A chronicle of the childhood, adolescence and burgeoning adulthood of a young, African-American, gay man growing up in a rough neighborhood of Miami.
I mean, it won Best Picture. What did you expect? What I personally enjoyed about Moonlight was how artfully it was crafted, with intention to serve the story. A lot of films are very art-house simply because being art-house wins Oscars. Here, the decisions made in terms of sound, setting and visuals all serve a purpose in conveying (pointedly not telling) the story of protagonist Chiron as he discovers who he is.
For example, the juxtaposition of classical music with violent scenes shows Chiron’s desire to disconnect with the world and live a life of peace. He even disconnects with the audience as he gets older, visually represented by the increase of shots from his back. That’s because it’s society who pressures him into being a person he doesn’t want to be. These settings often feel claustrophobic, oppressive and it’s only in wide open spaces, such as the beach in which he and Kev first kiss, that he feels like he can express who he really is.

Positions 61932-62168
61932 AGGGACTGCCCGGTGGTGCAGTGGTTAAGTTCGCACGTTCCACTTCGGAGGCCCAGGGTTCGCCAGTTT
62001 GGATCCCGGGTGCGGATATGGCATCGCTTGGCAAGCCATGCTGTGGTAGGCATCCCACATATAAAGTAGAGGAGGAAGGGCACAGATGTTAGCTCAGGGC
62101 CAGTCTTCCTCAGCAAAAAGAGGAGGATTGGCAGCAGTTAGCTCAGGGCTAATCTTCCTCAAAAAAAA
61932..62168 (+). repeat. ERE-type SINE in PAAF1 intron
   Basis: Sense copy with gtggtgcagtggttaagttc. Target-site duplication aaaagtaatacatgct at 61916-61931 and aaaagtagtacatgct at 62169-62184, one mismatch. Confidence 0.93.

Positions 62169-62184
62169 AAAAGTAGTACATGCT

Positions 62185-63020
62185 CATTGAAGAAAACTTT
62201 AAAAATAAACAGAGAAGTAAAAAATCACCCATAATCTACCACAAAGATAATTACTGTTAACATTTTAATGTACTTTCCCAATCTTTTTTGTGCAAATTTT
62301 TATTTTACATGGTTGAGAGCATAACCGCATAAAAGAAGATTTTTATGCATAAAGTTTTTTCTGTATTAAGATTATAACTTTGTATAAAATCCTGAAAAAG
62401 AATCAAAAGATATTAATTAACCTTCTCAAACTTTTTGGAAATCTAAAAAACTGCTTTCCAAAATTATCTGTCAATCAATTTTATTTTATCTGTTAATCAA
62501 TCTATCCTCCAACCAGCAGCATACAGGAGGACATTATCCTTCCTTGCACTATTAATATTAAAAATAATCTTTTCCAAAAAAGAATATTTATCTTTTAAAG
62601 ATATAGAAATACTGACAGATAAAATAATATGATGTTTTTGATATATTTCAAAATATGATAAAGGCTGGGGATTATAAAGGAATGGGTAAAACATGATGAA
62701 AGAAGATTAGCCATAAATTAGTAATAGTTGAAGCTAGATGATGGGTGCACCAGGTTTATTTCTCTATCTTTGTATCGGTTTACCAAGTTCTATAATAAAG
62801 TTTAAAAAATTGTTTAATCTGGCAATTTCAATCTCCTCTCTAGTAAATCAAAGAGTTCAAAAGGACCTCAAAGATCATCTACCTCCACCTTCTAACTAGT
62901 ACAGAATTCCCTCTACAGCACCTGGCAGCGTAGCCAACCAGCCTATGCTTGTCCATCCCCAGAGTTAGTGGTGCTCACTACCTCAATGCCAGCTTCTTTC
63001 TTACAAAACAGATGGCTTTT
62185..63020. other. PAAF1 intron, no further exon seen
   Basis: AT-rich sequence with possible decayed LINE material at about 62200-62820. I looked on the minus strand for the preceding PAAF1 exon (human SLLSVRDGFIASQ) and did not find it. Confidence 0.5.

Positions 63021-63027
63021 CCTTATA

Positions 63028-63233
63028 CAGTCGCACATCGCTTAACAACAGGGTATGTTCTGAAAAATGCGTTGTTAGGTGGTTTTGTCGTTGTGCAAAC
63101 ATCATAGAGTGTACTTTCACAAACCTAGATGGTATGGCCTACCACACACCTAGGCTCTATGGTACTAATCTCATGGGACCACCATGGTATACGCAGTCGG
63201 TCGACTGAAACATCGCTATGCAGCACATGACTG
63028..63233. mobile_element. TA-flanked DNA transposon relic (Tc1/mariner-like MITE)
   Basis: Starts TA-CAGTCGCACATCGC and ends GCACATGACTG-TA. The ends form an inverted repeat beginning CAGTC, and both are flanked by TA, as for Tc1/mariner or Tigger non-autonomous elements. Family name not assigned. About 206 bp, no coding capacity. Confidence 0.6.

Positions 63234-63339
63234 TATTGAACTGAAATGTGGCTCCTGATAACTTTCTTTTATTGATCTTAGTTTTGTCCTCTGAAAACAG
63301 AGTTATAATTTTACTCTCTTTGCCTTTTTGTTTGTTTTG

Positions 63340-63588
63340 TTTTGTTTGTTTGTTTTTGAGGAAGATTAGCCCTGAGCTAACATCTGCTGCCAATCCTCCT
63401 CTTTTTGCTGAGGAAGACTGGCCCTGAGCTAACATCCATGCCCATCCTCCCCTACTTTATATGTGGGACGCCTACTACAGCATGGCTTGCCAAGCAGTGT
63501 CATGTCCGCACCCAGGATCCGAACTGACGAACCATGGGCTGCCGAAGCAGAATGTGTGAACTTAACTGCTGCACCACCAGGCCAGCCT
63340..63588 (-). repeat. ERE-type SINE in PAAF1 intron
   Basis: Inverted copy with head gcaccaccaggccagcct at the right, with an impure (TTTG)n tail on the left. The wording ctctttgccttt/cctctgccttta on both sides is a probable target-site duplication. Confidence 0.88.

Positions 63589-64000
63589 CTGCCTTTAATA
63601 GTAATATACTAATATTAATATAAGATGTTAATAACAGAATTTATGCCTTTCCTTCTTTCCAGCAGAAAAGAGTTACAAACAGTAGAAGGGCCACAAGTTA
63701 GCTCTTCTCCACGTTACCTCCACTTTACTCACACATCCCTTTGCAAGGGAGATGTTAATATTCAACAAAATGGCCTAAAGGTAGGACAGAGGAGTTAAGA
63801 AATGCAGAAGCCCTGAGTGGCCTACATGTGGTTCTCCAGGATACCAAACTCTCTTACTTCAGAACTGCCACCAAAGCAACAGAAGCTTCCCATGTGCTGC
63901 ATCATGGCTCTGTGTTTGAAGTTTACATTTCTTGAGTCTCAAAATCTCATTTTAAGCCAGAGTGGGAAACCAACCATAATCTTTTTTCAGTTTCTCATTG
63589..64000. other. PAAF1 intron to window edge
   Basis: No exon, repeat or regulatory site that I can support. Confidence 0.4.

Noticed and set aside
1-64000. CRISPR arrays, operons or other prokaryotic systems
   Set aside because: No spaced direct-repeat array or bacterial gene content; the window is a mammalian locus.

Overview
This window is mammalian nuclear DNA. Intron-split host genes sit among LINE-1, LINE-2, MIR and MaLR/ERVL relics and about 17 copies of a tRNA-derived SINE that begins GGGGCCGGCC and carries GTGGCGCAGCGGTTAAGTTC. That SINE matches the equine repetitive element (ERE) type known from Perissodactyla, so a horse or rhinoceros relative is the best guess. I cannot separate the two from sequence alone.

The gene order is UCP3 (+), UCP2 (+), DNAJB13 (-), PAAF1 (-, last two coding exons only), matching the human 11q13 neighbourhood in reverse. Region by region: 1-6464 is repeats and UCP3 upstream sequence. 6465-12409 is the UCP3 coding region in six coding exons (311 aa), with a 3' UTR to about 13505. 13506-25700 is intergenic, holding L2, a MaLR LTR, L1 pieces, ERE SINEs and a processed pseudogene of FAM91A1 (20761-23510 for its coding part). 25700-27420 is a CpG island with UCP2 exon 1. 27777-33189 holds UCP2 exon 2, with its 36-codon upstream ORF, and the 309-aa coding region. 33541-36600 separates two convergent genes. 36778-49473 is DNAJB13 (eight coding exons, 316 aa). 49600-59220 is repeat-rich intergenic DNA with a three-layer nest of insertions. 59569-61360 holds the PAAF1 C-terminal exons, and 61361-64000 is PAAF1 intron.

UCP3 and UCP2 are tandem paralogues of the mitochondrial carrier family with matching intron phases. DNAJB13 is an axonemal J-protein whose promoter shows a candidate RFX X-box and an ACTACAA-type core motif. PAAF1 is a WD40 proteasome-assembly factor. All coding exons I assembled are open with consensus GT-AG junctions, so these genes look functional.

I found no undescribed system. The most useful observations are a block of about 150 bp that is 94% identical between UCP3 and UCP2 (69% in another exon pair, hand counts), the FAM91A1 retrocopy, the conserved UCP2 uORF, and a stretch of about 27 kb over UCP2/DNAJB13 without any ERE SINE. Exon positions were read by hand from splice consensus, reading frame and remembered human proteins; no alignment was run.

- 20th Century Women
The story of a teenage boy, his mother, and two other women who help raise him among the love and freedom of Southern California of 1979.
A combination of nostalgia, an emotionally resonant theme (the malleability of masculinity) and three incredible actresses I admire are what made 20th Century Women such a winning film for me. In particular, the notion of insecurity and living with insecurity is something the film presents to us, not as a problem to be solved, but as a problem it might actually be acceptable to live with. No one character is represented as ‘complete’ or ‘content’. Fittingly, however, it does show that it is possible to be happy in spite of that. This is a rare feel good film that doesn’t gloss over some of the more prevalent issues present in young (and old) people’s lives. While its representation of men resonated with me personally, there is a rich tapestry of female representation here also that is very empowering while allowing for vulnerability.